Beaten under state supervision
September 10, 2013
Translated from the German
“I have received 84 lashes in just two days.” A TV reporter has secretly filmed the Twelve Tribes Bible-based cult. The authorities are shocked because they announced inspections but they did nothing for months.
Von Stefan Mayr
The woman sits on a chair and says to the girl standing in front of her in a calm voice: Say, “I’m tired!” The child, about five or six years old, whimpers. “No.” Then the woman said: “Bend down!” The child bends forward and the woman pulls his pants down and hits him with a slender rod on the naked bottom. It snaps loudly and the child cries and cries.
The woman remains disturbingly quiet and calls say “I’m tired!” This procedure continues until the girl finally says: “I’m tired!” But that is not enough for the woman. The child must repeat the sentence three times.
The magazine Extra showed brutal images about the events in the Twelve Tribes faith community (District of Donau-Ries). It aired on Monday evening. “I have received 84 lashes in just two days.” Wolfram Kuhnigk, a journalist with RTL infiltrated the sect and installed hidden cameras. Six adults who are not their parents beat six different children. The flogging scenes cause the viewers to be frightened. Then they have questions. What is in the minds of those who permit or do such things? Why have the authorities failed to do anything for years about the abuse that they knew about? How can medical officers and school psychologists find no abuse for months, even though the sect has made regular visits?
How can that be?
The Donauwörther District Stefan Rössle referred to the situation as “totally unsatisfactory.” He said he can not see any fault from the authorities. “I’m quite glad that we could take charge of the children now.” On Thursday 40 sect children were picked up and sent to foster care and children’s homes on the orders of the Family Court.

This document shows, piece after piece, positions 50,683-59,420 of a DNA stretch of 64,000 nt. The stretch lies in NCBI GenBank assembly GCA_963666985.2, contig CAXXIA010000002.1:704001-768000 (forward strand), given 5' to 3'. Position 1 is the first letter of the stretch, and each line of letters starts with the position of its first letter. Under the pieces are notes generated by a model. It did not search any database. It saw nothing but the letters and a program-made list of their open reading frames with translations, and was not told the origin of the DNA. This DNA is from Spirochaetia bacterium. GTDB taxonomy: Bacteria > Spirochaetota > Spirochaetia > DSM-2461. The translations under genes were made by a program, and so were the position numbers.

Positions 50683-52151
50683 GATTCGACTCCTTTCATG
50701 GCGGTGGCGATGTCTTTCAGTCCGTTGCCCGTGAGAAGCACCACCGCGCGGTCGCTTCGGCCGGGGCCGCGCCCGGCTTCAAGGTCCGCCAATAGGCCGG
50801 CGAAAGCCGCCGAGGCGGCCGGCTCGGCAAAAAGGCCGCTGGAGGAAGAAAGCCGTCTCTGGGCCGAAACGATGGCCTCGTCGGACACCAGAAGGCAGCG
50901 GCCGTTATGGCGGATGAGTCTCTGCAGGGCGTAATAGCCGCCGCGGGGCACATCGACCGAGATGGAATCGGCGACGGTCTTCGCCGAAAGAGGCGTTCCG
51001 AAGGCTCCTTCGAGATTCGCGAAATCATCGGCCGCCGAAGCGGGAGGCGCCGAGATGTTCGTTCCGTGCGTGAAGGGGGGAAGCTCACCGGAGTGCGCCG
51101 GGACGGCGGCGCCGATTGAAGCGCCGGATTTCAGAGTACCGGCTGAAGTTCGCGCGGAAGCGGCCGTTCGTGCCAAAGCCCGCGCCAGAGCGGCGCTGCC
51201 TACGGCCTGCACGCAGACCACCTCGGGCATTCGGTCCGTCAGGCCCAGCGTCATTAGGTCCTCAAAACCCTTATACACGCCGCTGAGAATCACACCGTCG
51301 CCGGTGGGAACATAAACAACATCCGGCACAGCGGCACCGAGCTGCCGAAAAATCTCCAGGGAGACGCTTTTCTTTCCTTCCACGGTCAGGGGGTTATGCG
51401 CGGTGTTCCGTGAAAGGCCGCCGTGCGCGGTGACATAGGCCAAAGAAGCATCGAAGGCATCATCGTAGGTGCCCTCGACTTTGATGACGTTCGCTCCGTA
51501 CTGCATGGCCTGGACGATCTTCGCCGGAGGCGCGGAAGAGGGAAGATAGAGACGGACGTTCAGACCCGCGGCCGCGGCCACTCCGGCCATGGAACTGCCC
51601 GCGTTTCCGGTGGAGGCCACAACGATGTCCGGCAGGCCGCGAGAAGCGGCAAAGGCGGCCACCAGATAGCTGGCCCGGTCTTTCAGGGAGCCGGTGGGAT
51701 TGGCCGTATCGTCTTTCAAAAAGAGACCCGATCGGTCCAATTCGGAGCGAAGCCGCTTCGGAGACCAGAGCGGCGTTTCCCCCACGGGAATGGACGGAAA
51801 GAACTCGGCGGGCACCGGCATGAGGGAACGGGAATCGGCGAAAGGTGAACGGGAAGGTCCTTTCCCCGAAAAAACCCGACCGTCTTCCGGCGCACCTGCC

Rössle admits that this action would not have happened if Wolfram Kuhnigk (the RTL journalist) had not made his pictures available. And, although Rössle already knew from February 2013 and the testimony of a cult member, that the children were experiencing systematic punishment and child abuse at school. We then turned to prosecution, reports Rössle. But the investigation was discontinued because no concrete evidence was found.
A medical officer and a school psychologist visited the sect regularly but found no evidence of abuse. How can this be? A former member told me that he was struck with rods that left no welts, says Rössle. And if a child was injured yet again, then it was on the day of the examination probably. Rössle confirmed that the checks were always logged. Unannounced visits were only possible with a court order. Such a decision may, however, be adopted only if sufficient evidence exists.